Asia Business Channel

China’s schools take-up online learning as students stay at home


As the Wuhan Cornavirus spreads across China, Southeast Asia and other countries around the world, Chinese schools have been forced to jump into “online education” since the Ministry of Education is not allowing students to attend schools at this time.

Indeed, the entire Chinese education system is evaluating its systems and how they should respond to the coronavirus outbreak.

Traditionally, students are cramming for elementary, junior high school, high school, college and university examinations during the lunar New Year holidays and after them as students try to get into schools that will determine their education future.

Normal protocols for the “gaokao” national university exams, which take place at the beginning of June, call for students to attend a variety of prep-classes and lectures before taking the examinations.

On average, more than 10 million students are expected to take the gaokao and the Ministry of Education is aware that it needs to make a decision in the very near future.

If the coronavirus outbreak is seen to peak and eradication, or a vaccine for the virus is found within 4 ~ 6 weeks, then physical examinations in June may go ahead. However, if the outbreak extends into April then the Ministry of Educations faces two alternatives; reschedule exams and even school entrance dates, or administer the tests online.

Online education isn’t new to China, and the online education market grew 25.7% in 2018, compared to 2017, and is estimated at $26 billion USD in size. Before the coronavirus outbreak, online education was expected to grow at a 15% per annum rate for the next three to five years.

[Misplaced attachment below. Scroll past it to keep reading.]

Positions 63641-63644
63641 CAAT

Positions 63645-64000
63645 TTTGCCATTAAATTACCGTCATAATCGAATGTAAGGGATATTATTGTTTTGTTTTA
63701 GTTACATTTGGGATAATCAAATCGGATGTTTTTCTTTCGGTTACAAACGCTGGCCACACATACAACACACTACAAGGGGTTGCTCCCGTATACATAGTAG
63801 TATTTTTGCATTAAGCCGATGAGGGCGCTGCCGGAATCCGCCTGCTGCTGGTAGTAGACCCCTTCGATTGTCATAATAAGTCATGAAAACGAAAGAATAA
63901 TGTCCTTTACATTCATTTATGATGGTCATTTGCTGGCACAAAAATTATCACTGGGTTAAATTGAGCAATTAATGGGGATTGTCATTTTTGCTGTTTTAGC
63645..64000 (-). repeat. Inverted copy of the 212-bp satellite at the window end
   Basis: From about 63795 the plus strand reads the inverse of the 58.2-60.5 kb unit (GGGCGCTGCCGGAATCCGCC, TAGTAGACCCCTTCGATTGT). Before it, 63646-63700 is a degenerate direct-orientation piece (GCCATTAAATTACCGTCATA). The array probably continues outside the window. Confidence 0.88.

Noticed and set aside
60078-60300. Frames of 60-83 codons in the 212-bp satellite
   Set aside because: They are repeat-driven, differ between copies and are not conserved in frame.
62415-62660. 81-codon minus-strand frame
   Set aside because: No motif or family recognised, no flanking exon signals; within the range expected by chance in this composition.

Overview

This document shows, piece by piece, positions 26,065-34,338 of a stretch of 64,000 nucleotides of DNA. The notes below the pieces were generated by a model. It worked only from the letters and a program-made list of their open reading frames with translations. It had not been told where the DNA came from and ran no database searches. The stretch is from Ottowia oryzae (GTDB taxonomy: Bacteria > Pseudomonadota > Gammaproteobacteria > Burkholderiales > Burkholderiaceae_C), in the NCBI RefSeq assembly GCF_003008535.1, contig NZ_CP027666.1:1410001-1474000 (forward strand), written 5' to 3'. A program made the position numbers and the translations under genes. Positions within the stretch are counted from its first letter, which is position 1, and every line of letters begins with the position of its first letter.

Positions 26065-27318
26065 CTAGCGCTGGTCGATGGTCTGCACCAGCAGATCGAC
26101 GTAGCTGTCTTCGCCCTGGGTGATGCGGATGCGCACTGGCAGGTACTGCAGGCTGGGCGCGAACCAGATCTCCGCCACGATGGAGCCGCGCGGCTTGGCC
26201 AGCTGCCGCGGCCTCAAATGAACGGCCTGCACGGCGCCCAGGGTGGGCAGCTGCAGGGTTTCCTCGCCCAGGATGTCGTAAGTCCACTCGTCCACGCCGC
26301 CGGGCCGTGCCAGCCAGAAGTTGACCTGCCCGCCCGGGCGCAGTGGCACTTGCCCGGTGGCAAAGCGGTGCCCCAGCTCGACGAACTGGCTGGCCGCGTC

The surge in online education through different education institutions is also forcing teachers to expand and upgrade their communications and media technology skills. A female teacher in Chengdu city said that she needs to learn new skills such as speaking naturally in front of a camera, using a digital red pen during PowerPoint presentations, and engaging students via online written comments.

A male teacher at a school in Beijing complains online that he doesn’t Look “good enough” online and doesn’t think he’s attractive enough to keep the attention of students with his lectures.


Across China, many schools and teachers have begun to use Alibaba’s “DingTalk” to conduct live-streaming courses but one teacher noted that, “It’s not easy for some older teachers to learn how to do live-streaming courses.”

China’s Ministry of Education issued a statement last week that encourages schools to use Internet platforms as an alternative way of teaching students amid the suspension of the new semester.

The ministry also plans to launch a national Internet cloud classroom on February 17, that will provide a full range of teaching materials and courses for students in junior and senior high schools.

Various online teaching companies are also using the coronavirus outbreak as a marketing opportunity and offering their services for free during the outbreak.

One example is TAL Education, which says that its offering free live-streaming courses for all grades to “minimize the influence on study due to the outbreak.”

Another learning platform, VIPKID, which t teaches English online, said on the Chinese social media site, Weibo, that it would offer 1.5 million free online courses to children aged from four to 12.

According to statistics from Alibaba, more than 220 education bureaus in 20 Chinese provinces had joined the free-of-charge DingTalk homeschool program. These 20 bureaus are responsible for the education of 20,000 primary and secondary schools, and 12 million students.




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